Time is coming for our summer intern, James, to head back to school and for a new Fall intern to start. I know Beth is looking at internship prospects right now.
As I’m preparing for James’s departure I’m thinking of the work that goes into having an intern, and the advantages too.
Having another person in the office is always an asset. It’s great having another hand to get things done. More than that though, an intern really challenges us and helps us to see things differently. He asks questions that make us think about the way we do things and consider whether another way might be better. He tests our knowledge of the industry and, through his questions, encourages discussion that allows us to learn from each other. Discussions like how publishing houses work, what an editorial meeting is like or what we look for in a certain submission.
One of an intern’s primary tasks is helping us read submissions. We will often pass a handful of requested materials on to the intern and ask the intern to write a reader’s report. It doesn’t end there though. When reading the report we will each give feedback, to let the intern know what worked with the report, what didn’t work and explain what we’re looking for. Most publishing job interviews will require a reader’s report so our hope is that we’re building that intern’s resume and teaching him to strengthen his skills. Sometimes this requires me to read the report and the material before giving feedback. It’s not necessarily a time saver.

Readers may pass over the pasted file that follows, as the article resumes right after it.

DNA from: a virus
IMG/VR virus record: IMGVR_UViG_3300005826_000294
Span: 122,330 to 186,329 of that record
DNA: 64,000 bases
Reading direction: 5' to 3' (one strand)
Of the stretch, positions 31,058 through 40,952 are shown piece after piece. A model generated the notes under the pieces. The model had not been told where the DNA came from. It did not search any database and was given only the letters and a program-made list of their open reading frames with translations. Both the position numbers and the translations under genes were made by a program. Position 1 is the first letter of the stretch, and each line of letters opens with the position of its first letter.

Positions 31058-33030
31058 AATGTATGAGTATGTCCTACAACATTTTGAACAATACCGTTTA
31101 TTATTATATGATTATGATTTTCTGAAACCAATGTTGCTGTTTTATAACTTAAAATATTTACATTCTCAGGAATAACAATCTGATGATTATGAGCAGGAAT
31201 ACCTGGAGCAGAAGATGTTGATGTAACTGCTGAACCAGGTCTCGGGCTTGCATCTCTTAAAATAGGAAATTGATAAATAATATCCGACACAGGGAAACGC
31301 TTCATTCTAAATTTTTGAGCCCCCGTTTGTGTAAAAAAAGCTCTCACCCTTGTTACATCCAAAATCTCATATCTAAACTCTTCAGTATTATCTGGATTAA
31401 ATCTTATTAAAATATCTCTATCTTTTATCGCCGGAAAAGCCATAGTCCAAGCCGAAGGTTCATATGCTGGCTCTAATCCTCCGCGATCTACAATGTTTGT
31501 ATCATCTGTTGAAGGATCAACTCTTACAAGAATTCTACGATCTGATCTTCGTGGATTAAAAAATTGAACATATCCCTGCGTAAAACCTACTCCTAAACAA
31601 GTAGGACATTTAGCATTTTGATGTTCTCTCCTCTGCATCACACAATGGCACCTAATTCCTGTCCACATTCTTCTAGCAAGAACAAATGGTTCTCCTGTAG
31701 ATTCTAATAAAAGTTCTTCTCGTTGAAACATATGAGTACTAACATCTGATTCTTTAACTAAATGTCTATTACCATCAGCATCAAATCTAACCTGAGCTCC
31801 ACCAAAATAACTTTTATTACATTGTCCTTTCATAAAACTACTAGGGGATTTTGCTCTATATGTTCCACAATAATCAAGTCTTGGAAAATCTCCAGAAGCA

As James’s internship winds down I’m working to make sure I get him the feedback he deserves on all of his reports as well as fill out an exit evaluation. James will receive one of these from each of us. Ultimately, it’s like his internship report card. We will give him feedback on his strengths and weaknesses in different areas of importance to us and hopeful advice on what he needs to work on as well as the areas that will help him succeed in a publishing career, or any career.
I enjoy having interns, but I especially enjoy the interns who make themselves a part of our team. In the short few months James was here he’s become a valuable asset to BookEnds and he will definitely be missed.